Cargo Culture


Russia & the West.

Pt. XI: Cargo Culture.

Cargo Culture (Беляши vs The Belyashi)
Беляши vs The Belyashi

As you probably know, I’ve created a blog in Russian titled Armeyskov’s Squatterly Review. I will translate/adapt the most important posts in Russian and share them on this blog (and vice versa). You can find the Russian version here.

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It is obvious that there’s no direct analogue of klyukva in Russia regarding the West. Of course, there are certain stereotypes but they don’t constitute a holistic phenomenon (unlike klyukva) due to the fact that ‘the West’ itself is not a monolithic entity. So it’s pretty hard to come up with a set of stereotypical narratives besides the eternally recurring Fall of the West meme. [That has a double]. As previously mentioned, Russia and the West represent the Ideal Other for each other, mirroring the processes taking place in their opponent, yet in a distorted way.

Russia is focused on the West, which is generating meaning, that is copied and then reproduced within the framework of what can be called a cargo culture. Cargo culture plays a significant role in Russian worldview and identity building, whereas klyukva is just a particular case of ethnocultural stereotypes.

To be more specific, cargo culture is manifested in terms of:

  • worldview (idealization or demonization of the West, xenopatriotism, conspiracy theories, decontextualization of latest Western cultural trends, double consciousness, etc.);
  • various goods, clothes and other products from the West, which brings this aspect of cargo culture closer to classical cargo cults*;
  • language (using non-Russian substitutes for words as often as possible, ‘pidgin Russian’).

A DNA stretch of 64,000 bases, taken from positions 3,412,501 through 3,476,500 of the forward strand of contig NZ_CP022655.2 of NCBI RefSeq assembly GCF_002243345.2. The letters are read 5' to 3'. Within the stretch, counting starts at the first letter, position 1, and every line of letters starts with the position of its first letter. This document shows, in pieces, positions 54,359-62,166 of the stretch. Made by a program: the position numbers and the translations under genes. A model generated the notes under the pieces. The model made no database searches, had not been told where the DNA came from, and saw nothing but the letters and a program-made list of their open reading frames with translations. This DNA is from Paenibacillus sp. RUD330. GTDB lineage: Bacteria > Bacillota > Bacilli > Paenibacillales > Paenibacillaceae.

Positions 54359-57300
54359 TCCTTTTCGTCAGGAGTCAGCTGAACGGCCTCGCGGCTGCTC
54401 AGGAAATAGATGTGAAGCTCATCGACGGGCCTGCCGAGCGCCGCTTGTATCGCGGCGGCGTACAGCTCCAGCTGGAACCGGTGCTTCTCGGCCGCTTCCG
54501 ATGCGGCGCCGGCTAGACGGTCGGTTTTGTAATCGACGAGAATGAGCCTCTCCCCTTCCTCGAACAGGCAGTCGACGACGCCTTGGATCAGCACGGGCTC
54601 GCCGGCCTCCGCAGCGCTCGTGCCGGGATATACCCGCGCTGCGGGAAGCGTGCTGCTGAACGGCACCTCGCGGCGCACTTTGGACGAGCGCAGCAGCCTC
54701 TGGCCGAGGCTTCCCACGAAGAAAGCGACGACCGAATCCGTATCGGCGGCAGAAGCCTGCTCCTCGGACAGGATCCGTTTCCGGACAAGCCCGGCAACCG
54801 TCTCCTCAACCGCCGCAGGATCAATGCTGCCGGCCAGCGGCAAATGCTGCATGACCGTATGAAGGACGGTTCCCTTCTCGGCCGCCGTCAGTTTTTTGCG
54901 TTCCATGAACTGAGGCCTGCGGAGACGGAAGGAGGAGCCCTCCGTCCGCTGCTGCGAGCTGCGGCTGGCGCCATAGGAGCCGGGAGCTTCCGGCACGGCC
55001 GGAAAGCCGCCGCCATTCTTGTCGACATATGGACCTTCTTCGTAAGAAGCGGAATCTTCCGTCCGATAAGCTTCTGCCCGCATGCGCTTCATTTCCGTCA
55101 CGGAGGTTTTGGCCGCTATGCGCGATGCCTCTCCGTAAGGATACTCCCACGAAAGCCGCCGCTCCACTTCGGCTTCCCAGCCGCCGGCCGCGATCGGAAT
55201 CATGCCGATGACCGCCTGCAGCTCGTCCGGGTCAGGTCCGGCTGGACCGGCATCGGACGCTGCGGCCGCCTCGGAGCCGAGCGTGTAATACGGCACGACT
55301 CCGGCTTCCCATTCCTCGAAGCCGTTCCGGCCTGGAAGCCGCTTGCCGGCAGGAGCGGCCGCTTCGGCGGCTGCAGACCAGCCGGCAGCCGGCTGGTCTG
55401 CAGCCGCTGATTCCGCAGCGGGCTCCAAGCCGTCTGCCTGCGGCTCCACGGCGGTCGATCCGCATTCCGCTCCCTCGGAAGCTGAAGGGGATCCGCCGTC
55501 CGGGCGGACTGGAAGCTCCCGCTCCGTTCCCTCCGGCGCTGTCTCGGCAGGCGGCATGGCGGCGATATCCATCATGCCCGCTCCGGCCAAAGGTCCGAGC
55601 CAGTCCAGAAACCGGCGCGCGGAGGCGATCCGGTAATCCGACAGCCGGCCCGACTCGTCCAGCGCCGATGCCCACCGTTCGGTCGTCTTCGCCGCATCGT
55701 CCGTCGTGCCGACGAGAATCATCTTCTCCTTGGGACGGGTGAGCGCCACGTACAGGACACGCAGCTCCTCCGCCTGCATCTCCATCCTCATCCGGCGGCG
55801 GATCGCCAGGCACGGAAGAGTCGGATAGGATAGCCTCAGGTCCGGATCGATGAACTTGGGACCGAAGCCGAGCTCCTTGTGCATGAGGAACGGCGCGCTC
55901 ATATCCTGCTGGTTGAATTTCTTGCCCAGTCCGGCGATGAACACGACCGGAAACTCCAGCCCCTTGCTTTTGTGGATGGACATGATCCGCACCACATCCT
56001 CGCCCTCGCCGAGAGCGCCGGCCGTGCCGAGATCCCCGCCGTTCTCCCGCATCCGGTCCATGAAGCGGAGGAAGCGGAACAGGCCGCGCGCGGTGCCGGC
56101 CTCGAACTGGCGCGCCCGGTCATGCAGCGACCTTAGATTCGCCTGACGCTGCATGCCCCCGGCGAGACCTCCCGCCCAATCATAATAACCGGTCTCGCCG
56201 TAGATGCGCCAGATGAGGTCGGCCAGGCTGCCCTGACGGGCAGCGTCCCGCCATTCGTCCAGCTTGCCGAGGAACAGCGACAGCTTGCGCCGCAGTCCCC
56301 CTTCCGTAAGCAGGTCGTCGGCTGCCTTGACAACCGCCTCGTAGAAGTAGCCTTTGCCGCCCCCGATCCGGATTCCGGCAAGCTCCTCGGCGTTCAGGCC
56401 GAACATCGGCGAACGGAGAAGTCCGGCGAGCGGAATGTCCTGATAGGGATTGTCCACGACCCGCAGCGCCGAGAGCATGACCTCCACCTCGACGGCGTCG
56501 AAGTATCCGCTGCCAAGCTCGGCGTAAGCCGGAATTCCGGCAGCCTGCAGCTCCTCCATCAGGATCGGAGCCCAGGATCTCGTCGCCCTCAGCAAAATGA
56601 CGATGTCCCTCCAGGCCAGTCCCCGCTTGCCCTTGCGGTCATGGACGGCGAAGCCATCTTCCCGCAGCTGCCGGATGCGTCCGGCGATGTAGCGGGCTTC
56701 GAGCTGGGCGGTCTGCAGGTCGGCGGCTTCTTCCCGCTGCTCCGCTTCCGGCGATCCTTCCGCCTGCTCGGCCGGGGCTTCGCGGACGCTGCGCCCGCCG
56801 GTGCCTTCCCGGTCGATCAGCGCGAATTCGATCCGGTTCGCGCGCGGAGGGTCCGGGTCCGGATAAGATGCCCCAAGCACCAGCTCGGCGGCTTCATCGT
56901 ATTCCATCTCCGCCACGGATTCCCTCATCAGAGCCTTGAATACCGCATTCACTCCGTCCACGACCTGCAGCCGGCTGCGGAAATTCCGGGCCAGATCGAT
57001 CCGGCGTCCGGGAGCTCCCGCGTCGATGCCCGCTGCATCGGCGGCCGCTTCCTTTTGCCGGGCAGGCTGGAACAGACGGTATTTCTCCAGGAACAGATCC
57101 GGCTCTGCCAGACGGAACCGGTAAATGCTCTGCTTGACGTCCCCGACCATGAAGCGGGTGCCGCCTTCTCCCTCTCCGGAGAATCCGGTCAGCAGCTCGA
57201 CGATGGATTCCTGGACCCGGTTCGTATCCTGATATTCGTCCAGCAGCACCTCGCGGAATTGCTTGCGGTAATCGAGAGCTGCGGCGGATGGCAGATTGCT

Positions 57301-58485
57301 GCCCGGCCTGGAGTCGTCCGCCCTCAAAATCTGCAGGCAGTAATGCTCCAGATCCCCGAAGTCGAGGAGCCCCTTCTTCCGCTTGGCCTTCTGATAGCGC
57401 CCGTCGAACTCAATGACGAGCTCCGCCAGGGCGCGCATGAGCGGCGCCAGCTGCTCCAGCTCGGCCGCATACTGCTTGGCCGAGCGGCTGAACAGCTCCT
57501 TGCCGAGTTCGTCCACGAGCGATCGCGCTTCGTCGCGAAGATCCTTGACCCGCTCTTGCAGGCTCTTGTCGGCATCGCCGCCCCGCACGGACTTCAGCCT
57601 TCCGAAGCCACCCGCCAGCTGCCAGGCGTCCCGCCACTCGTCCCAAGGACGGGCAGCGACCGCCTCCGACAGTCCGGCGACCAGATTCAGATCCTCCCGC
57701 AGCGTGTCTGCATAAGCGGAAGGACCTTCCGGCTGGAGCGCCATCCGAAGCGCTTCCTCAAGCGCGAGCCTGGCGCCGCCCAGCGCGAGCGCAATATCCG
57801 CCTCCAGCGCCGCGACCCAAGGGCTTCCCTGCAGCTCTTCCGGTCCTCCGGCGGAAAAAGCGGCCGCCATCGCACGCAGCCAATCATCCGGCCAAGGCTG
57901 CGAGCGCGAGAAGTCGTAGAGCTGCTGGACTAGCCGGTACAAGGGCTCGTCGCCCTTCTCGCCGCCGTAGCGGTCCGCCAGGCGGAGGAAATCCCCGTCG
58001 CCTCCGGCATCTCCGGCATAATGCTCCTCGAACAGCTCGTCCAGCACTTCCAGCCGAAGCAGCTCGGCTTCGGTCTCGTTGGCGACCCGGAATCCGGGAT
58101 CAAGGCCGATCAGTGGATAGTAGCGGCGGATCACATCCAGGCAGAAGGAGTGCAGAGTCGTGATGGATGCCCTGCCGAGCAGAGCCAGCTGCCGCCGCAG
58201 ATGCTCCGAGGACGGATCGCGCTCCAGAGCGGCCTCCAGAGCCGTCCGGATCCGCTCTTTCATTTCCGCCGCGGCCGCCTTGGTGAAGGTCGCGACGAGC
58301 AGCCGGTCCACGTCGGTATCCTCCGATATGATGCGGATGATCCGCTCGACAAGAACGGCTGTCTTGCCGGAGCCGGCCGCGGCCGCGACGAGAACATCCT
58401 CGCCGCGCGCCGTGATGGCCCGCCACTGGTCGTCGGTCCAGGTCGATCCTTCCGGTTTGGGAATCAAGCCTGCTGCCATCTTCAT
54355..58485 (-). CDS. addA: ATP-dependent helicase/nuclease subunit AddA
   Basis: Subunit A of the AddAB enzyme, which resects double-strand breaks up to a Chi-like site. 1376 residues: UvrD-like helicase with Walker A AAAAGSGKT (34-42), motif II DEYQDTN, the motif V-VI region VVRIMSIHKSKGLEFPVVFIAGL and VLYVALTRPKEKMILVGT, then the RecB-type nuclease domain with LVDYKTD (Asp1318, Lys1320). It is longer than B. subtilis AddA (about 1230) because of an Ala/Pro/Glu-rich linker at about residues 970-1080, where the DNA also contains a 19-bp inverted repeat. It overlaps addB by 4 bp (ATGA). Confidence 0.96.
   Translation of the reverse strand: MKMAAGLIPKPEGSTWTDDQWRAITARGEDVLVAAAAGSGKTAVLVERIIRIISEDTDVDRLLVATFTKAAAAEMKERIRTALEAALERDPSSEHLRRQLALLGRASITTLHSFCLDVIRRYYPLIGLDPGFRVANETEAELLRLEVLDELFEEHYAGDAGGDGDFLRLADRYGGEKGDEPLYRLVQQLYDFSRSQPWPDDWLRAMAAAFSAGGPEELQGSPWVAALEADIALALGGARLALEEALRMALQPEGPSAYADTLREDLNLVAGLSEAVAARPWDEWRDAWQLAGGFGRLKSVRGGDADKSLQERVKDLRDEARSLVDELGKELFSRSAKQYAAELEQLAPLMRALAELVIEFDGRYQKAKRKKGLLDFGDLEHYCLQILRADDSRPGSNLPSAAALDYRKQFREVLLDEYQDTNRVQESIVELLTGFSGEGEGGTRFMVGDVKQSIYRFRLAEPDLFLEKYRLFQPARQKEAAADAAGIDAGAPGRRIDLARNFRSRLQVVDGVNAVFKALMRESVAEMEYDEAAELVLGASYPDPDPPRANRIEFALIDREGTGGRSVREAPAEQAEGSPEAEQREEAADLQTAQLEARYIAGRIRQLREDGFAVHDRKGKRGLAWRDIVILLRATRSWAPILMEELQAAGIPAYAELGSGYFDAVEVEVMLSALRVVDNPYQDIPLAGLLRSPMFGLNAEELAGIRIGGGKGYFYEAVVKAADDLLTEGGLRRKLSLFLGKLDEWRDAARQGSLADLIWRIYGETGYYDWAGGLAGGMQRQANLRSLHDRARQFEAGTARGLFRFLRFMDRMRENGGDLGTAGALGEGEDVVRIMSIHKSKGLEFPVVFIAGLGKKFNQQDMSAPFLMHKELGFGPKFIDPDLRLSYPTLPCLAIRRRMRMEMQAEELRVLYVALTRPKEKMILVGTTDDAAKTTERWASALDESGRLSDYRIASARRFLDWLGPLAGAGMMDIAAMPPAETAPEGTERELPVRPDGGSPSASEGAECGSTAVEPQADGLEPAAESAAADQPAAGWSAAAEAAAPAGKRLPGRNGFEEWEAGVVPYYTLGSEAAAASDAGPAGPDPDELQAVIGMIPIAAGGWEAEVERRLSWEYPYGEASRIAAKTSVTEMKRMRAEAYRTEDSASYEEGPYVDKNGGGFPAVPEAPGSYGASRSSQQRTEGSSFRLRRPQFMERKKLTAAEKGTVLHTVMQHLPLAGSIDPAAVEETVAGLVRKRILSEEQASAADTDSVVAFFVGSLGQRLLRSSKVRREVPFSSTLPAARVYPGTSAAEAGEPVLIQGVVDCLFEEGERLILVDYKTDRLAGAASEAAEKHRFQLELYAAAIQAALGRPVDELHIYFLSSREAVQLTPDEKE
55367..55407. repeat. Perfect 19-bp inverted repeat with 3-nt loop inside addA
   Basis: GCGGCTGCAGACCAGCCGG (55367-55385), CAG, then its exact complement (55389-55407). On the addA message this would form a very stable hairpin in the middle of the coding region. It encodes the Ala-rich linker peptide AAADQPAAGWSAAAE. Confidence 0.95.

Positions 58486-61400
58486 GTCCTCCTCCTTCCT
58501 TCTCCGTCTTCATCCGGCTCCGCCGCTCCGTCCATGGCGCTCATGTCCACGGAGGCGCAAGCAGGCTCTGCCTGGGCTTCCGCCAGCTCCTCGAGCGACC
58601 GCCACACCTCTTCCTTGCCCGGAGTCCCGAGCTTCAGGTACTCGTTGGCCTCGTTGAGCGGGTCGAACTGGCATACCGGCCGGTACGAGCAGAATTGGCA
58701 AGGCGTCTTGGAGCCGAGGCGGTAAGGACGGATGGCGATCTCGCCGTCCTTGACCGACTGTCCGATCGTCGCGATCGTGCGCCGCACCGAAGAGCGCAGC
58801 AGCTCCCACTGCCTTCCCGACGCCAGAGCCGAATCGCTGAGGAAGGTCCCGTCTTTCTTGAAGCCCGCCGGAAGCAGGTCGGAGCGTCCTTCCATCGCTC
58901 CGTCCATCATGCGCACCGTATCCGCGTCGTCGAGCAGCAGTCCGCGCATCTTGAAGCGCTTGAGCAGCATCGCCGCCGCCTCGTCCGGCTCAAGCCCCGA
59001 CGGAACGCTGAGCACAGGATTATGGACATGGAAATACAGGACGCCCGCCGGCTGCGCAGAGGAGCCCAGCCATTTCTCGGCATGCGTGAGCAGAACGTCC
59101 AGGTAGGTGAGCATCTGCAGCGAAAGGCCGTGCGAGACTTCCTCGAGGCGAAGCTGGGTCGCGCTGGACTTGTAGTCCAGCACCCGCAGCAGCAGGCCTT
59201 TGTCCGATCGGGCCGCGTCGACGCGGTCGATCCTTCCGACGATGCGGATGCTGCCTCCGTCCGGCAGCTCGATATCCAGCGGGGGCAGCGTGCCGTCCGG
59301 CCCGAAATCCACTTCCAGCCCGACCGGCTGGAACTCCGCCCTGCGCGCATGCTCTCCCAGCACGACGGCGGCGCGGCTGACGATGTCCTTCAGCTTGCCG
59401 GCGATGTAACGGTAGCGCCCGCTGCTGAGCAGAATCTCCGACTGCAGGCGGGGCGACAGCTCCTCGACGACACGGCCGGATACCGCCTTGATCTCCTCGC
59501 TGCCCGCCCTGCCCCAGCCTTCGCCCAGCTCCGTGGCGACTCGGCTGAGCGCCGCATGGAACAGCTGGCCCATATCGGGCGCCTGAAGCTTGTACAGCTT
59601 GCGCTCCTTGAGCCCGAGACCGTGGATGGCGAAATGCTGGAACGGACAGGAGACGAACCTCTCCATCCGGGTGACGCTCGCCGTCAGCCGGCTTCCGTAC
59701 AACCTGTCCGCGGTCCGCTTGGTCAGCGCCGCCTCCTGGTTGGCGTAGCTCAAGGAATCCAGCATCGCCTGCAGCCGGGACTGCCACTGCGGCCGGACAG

In other words, cargo culture is a  process of constructing and redistributing mythologized Western images (patterns), given the latter are overvalued due to their Otherness.

To be continued!

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*To quote one of my posts:

The topic is even more complicated because the ‘West’ plays an important role in the sphere of identity building, self-concept and worldview of Russians. […] The longing  for acceptance in the West was crucial in the decision-making of the late Soviet / post-Soviet nomenklatura. The jeans & bubblegum  ‘cargo cult’ was practiced by many common Soviet citizens and nomenklatura alike. The Western goods raised social status of a person possessing them and had a taste of a forbidden fruit. Of course, they were seen as cool and hip and their owner became cool and hip by association.

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One thought on “Cargo Culture

  1. Pingback: Краткое введение в каргокультурологию — Armeyskov's Squatterly Review

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